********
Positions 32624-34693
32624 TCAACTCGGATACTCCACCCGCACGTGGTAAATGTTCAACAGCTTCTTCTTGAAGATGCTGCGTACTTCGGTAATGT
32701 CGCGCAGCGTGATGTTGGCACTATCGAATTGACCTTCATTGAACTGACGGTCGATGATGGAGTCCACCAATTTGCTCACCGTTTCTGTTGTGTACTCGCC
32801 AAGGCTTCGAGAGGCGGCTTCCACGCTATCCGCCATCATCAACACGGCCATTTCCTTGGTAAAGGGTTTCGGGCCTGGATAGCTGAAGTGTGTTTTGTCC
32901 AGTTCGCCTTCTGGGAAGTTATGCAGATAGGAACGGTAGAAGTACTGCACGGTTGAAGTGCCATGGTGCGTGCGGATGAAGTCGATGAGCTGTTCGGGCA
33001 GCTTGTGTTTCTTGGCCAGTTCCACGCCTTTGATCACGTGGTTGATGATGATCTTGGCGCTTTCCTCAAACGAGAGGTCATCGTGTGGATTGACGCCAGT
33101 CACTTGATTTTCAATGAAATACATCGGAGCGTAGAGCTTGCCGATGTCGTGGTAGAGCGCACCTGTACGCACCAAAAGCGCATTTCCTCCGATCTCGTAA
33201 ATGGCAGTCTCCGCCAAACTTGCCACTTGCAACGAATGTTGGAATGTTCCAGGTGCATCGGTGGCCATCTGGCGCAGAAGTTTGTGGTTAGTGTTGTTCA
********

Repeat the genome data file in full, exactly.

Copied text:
Positions 32624-34693
32624 TCAACTCGGATACTCCACCCGCACGTGGTAAATGTTCAACAGCTTCTTCTTGAAGATGCTGCGTACTTCGGTAATGT
32701 CGCGCAGCGTGATGTTGGCACTATCGAATTGACCTTCATTGAACTGACGGTCGATGATGGAGTCCACCAATTTGCTCACCGTTTCTGTTGTGTACTCGCC
32801 AAGGCTTCGAGAGGCGGCTTCCACGCTATCCGCCATCATCAACACGGCCATTTCCTTGGTAAAGGGTTTCGGGCCTGGATAGCTGAAGTGTGTTTTGTCC
32901 AGTTCGCCTTCTGGGAAGTTATGCAGATAGGAACGGTAGAAGTACTGCACGGTTGAAGTGCCATGGTGCGTGCGGATGAAGTCGATGAGCTGTTCGGGCA
33001 GCTTGTGTTTCTTGGCCAGTTCCACGCCTTTGATCACGTGGTTGATGATGATCTTGGCGCTTTCCTCAAACGAGAGGTCATCGTGTGGATTGACGCCAGT
33101 CACTTGATTTTCAATGAAATACATCGGAGCGTAGAGCTTGCCGATGTCGTGGTAGAGCGCACCTGTACGCACCAAAAGCGCATTTCCTCCGATCTCGTAA
33201 ATGGCAGTCTCCGCCAAACTTGCCACTTGCAACGAATGTTGGAATGTTCCAGGTGCATCGGTGGCCATCTGGCGCAGAAGTTTGTGGTTAGTGTTGTTCA